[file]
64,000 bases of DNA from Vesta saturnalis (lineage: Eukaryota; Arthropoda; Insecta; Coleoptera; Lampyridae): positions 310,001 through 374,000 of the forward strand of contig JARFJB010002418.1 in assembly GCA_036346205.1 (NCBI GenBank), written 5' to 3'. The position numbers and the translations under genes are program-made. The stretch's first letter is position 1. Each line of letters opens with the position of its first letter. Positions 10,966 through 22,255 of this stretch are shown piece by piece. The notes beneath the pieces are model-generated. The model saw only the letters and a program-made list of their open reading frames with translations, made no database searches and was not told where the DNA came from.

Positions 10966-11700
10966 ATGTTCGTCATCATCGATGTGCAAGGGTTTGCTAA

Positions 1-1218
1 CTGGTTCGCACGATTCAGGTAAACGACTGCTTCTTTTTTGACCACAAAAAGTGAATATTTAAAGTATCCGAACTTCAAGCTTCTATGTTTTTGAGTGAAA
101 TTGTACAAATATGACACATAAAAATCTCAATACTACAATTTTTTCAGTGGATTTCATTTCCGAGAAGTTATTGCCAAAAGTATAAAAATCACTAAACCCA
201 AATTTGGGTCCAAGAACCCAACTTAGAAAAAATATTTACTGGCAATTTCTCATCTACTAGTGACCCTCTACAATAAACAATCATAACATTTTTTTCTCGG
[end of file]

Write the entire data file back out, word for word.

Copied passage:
64,000 bases of DNA from Vesta saturnalis (lineage: Eukaryota; Arthropoda; Insecta; Coleoptera; Lampyridae): positions 310,001 through 374,000 of the forward strand of contig JARFJB010002418.1 in assembly GCA_036346205.1 (NCBI GenBank), written 5' to 3'. The position numbers and the translations under genes are program-made. The stretch's first letter is position 1. Each line of letters opens with the position of its first letter. Positions 10,966 through 22,255 of this stretch are shown piece by piece. The notes beneath the pieces are model-generated. The model saw only the letters and a program-made list of their open reading frames with translations, made no database searches and was not told where the DNA came from.

Positions 10966-11700
10966 ATGTTCGTCATCATCGATGTGCAAGGGTTTGCTAA

Positions 1-1218
1 CTGGTTCGCACGATTCAGGTAAACGACTGCTTCTTTTTTGACCACAAAAAGTGAATATTTAAAGTATCCGAACTTCAAGCTTCTATGTTTTTGAGTGAAA
101 TTGTACAAATATGACACATAAAAATCTCAATACTACAATTTTTTCAGTGGATTTCATTTCCGAGAAGTTATTGCCAAAAGTATAAAAATCACTAAACCCA
201 AATTTGGGTCCAAGAACCCAACTTAGAAAAAATATTTACTGGCAATTTCTCATCTACTAGTGACCCTCTACAATAAACAATCATAACATTTTTTTCTCGG